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College admissions departments discriminate against overweight applicants, Jean Mayer, president of Tufts University, told a conference of Tufts alumni this weekend.
Mayer, an authority on nutrition, said yesterday a study he conducted at Radcliffe and Wellesley showed that overweight women are one third as likely to be admitted as women of average weight, despite comparable grades, board scores and recommendations.
Overweight men faced less discrimination, but still have only two-thirds the normal chance of being admitted, Mayer said. Although the study was done in the 1960s, he believes the results are still valid, he said.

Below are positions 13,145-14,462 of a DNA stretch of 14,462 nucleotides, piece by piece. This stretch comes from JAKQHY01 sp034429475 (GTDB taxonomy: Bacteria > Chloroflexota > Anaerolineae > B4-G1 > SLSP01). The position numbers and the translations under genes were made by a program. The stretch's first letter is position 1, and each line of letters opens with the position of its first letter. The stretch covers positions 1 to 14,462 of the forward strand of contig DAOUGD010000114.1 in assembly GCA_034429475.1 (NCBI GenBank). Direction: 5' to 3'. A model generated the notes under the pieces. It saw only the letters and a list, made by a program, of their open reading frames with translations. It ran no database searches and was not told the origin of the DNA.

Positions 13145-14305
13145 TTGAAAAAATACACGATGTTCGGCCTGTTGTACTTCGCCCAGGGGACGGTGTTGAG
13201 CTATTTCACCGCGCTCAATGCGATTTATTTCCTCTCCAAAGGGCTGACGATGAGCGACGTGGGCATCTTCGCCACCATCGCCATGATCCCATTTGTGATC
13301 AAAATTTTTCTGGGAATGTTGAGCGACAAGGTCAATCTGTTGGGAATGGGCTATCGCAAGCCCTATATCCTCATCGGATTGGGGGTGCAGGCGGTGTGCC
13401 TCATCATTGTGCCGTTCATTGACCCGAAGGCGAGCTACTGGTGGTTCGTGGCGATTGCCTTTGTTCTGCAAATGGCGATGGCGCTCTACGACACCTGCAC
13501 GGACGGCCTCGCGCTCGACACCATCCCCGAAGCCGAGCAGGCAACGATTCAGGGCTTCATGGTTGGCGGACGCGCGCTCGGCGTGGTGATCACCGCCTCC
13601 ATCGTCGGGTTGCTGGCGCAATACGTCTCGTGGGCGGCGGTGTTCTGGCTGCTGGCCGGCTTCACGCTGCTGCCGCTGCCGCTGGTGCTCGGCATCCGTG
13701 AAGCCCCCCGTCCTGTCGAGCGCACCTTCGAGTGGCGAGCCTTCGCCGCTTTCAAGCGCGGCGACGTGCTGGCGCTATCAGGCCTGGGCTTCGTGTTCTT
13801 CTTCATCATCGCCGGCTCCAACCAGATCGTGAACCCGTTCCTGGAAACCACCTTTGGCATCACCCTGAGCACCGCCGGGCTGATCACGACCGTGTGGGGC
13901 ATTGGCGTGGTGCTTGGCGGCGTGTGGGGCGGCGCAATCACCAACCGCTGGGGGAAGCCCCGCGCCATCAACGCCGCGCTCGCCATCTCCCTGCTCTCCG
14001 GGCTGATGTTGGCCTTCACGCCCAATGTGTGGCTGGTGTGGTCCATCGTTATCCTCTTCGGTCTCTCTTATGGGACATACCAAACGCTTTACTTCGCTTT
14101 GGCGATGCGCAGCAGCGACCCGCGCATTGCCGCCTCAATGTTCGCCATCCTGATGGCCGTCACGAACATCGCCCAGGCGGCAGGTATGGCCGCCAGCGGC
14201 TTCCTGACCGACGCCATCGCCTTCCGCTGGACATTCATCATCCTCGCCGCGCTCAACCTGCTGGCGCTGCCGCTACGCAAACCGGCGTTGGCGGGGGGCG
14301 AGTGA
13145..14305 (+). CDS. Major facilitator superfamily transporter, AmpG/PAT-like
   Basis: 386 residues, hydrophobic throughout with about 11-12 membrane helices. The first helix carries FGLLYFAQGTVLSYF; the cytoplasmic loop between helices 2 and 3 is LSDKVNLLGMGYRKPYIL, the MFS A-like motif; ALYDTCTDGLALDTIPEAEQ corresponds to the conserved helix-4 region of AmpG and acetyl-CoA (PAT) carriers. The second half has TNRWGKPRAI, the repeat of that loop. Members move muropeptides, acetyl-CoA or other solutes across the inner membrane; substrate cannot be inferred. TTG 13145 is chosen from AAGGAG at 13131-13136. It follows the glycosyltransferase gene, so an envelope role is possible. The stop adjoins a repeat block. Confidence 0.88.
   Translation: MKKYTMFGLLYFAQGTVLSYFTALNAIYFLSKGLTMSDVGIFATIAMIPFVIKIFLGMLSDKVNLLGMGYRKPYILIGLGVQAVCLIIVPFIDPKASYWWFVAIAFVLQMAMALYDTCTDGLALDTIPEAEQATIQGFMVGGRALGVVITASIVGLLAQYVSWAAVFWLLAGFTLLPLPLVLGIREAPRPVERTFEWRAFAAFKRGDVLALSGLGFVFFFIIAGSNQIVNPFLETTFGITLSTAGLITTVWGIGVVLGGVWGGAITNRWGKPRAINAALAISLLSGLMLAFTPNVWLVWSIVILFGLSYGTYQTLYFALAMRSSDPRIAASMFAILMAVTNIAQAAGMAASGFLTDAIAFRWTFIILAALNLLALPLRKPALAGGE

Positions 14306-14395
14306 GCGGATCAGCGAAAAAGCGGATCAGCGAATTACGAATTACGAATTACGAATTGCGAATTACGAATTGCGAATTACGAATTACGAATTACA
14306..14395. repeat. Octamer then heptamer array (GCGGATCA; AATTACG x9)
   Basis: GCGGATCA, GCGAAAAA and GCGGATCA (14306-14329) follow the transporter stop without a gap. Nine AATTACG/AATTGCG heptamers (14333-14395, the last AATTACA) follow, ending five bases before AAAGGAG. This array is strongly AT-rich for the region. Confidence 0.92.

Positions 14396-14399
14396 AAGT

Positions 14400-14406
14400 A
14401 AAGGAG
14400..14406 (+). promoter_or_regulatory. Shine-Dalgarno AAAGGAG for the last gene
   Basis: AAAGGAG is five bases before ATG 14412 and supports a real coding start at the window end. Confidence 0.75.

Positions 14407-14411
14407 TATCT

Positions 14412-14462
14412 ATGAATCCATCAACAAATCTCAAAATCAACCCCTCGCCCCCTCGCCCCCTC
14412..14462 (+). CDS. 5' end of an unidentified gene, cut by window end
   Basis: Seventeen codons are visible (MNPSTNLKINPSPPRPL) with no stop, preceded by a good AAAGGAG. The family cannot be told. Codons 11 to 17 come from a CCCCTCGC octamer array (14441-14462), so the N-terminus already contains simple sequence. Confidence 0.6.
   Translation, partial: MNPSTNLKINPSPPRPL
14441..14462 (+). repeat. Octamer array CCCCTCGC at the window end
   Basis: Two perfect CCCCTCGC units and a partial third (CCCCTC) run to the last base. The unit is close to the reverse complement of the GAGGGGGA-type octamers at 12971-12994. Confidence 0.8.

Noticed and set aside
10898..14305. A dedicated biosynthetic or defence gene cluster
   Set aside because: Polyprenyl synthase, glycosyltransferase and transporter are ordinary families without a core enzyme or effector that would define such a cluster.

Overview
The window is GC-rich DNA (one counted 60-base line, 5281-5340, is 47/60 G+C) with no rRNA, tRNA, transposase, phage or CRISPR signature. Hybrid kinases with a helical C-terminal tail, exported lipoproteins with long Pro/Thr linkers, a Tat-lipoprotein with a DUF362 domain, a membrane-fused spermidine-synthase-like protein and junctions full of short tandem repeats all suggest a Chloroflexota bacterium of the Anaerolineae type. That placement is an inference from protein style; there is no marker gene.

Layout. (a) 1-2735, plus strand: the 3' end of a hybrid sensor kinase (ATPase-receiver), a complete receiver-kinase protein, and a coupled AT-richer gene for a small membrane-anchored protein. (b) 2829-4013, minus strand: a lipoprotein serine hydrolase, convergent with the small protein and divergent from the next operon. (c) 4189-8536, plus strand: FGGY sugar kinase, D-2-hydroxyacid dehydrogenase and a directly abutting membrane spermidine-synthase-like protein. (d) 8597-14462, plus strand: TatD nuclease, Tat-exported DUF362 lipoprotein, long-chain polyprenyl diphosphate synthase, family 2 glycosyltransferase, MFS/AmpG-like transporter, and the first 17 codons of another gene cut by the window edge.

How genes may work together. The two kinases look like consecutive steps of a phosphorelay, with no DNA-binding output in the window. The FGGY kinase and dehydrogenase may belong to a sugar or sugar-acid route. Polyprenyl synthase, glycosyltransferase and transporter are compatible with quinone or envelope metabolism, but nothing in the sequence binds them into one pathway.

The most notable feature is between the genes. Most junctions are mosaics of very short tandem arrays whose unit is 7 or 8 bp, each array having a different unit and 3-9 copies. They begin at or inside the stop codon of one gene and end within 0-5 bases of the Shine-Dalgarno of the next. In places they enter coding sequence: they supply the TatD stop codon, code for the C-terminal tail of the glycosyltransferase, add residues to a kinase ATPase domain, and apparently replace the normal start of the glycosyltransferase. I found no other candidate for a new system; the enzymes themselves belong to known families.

The discrimination is a result of a negative impression overweight people tend to make on interviewers, Mayer said. In colleges like Berkeley which do not interview applicants, there is no discrimination, he added.
Mary Anne Schwalbe, director of admissions at Harvard, said yesterday she was not aware of any discrimination, adding that she believes obesity would not be a factor in admissions unless it affected mental health.
Since half of the Harvard interviewers are women, negative reaction to physical appearance would be unlikely to result in discrimination against overweight women, she said.
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